Chuck Casano first encountered pitaya while working for a nonprofit in Nicaragua.
He describes the fruit as looking like a flaming pink artichoke and loved it so much that he started blending it up every morning while he was there. When he came back to the U.S., he realized the fruit wasn't available at any local juice bars. Casano then realized that there was a need for the fruit in the U.S. and decided to start Pitaya Plus.
He realized this was also a great way to promote organic farming and to provide job opportunities in Nicaragua for single moms, or as he calls them, "super moms."
The first person he hired was Ben Hiddlestone and for the first few years the two drove around to every juice bar they could find in California to sell Pitaya Plus. Now after five years they have helped more than 300 farmers get USDA organic certification and last year created more than 150 jobs at their processing plant in Nicaragua. Their pitaya/dragon fruit smoothie packs are raw, never cooked, heated or pasteurized and can be found in Safeway, Sprouts, select Whole Foods Market locations and juice bars in North America, Hawaii, Puerto Rico and Australia.
Q: The biggest misconception on Pitaya Plus?
Casano: The biggest misconception is the difference between pitaya and dragon fruit, and to be honest it is pretty confusing. Pitaya is the indigenous name of the fruit that is native to Central America. A long time ago missionaries brought the fruit to Asia. Asians started cultivating the fruit and made up a story of the fruit coming from fire breathing dragons and thus renamed the fruit "dragon fruit." However a big difference between 90 percent of the dragon fruit from Asia and the pitaya we source from Nicaragua, is that ours is beautiful magenta color when you cut it open, and most dragon fruit is just white and pretty bland. We call our fruit pitaya because that is what everyone calls it down in Nicaragua where we source it from.
Hiddlestone: People get confused as to whether it's dragon fruit, cactus apple, prickly pear or something similar. It's pitaya.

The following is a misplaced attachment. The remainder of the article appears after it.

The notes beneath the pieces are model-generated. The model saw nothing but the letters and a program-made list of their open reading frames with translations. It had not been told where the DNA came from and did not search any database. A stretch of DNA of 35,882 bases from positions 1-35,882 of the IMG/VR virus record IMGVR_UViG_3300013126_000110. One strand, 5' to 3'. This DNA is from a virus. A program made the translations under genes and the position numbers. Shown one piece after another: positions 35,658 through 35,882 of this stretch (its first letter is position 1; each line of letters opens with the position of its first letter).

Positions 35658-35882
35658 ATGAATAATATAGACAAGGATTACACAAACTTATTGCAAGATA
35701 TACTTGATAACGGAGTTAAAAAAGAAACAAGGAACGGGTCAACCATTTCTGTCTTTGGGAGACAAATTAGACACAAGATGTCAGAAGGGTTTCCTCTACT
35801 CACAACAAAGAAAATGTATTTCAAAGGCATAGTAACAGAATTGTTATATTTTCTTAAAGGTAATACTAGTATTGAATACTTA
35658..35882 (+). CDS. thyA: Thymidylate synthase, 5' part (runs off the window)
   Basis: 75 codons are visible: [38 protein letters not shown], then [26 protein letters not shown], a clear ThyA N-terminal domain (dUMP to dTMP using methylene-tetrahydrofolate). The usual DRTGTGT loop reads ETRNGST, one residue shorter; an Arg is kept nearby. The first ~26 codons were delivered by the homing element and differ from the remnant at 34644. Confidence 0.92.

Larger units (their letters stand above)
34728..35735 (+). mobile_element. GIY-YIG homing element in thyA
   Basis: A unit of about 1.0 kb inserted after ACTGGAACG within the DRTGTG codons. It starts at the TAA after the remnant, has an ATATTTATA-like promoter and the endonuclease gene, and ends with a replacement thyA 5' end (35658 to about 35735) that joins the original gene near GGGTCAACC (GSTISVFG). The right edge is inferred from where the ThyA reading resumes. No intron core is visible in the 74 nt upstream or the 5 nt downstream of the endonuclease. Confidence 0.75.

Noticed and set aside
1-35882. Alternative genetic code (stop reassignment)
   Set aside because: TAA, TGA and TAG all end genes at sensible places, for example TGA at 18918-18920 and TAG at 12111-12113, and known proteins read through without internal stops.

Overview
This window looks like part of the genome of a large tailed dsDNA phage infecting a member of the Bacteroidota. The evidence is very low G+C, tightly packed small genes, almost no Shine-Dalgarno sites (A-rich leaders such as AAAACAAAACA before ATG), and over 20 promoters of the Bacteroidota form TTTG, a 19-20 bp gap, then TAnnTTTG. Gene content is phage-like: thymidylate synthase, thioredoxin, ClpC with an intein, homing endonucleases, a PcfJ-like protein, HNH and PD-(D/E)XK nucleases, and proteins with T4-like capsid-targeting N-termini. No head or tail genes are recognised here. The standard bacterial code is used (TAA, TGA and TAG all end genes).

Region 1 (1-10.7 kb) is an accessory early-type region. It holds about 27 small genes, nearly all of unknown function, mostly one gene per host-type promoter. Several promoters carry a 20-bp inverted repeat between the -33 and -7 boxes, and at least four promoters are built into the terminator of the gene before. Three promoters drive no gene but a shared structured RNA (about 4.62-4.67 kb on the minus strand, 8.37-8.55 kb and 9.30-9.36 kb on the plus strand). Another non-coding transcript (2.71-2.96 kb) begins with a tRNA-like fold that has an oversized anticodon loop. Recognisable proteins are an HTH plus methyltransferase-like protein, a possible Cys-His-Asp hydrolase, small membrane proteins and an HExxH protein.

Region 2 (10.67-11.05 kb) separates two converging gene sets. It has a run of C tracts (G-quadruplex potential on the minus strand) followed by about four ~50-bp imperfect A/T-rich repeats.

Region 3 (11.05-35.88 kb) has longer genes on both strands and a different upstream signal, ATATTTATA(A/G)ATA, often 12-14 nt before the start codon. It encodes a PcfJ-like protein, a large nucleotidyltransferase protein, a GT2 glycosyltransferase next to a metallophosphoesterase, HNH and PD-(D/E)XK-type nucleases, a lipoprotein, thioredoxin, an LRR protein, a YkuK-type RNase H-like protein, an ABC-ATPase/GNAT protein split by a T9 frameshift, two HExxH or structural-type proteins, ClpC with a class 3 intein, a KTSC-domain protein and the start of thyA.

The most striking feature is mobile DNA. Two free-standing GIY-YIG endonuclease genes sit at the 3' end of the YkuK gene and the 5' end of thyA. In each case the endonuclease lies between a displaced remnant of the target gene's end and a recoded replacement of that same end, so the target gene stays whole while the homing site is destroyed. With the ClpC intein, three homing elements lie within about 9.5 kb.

Q: If you could be a superhero who would it be and why?
Casano: I think Superman makes the most sense because who wouldn't want to fly around the world at anytime?
Hiddlestone: Probably my wife! Raising our children takes some serious super powers that I would like to have more of! But if I had to pick from the comics probably Superman because he flies, has super strength and speed and gets to be a regular guy at the end of the day.
Q: Company that you admire and why?
Casano: Dr. Bronner's soap company. We are friends with a few guys that work there and have surfed with David Bronner a few times. It is unbelievable how much they give back and take care of every one of their employees. There are so many brands in the natural foods/products industry that shout out how socially responsible they are, but Dr. Bronner's is the real deal.
Hiddlestone: Patagonia: Environmentally conscious, transparent, realists, and their pursuit to be a "responsible company" is something we should all be striving for.
Q: CEO you would love to have lunch with and why?
Casano: James Dole, the founder of Dole fruits. He isn't alive today, but I have read his biography a few times. It is crazy to see how some of the issues he had 100 years ago starting Dole are so similar to problems we face, and he did it all without an iPhone!
Hiddlestone: Sir Richard Branson: Entrepreneurial genius and loves to have fun. Life should always be fun and he's been doing it even before he was a somebody.
Q: Describe your most perfect day in San Diego?
Casano: Wake up early and check the surf down at Windansea with my wife and our new 4-month-old daughter. Jump in the water for a quick surf and then over to Seaside Smoothie in Bird Rock for a pitaya bowl. Head up to Torrey Pines for a round of golf, and spend the late afternoon hanging out by their pool and having dinner with my family.
Hiddlestone: The most perfect day in San Diego would consist of a couple of friends and me surfing 8- to 10-foot Black's Beach all day with no one around.
Q: Best part about doing business in San Diego?
Casano: I grew up on the East Coast and 99 percent of all my friends work in finance. It sounds cliché but there really is a lot of entrepreneurial spirit in San Diego. It is always interesting to learn about new small businesses in the area.
Hiddlestone: For a health and wellness company there is no better place. The demographic here was the testing ground to see if our concept would work. Health and wellness in Southern California is a lifestyle and we are fortunate enough to be a part of it. It constantly educates you and promotes personal health. It's hard not to like that.
Q: Besides pitaya, what food can you not live without?
Casano: Is espresso considered a food? Even if it is not I would trade it for food. I have about two or three shots a day, just straight nothing added. It's a habit I picked up while living in Spain for two years and I can't do without it.
Hiddlestone: Chocolate. I'm still trying to kick the habit.
Q: Three things you would take on a deserted island with you?
Casano: My wife, daughter, and my surfboard. Even if there were no waves it would be give me hope!
Hiddlestone: My wife and two boys. (Hopefully we find some food...?)
Amber Mesker is an entertainment and lifestyle reporter for DiscoverSD. She loves providing readers updates on Hollywood gossip, San Diego fashion and cool weekend events. You can follow Amber and laugh at her fun, crazy life at @ambermesker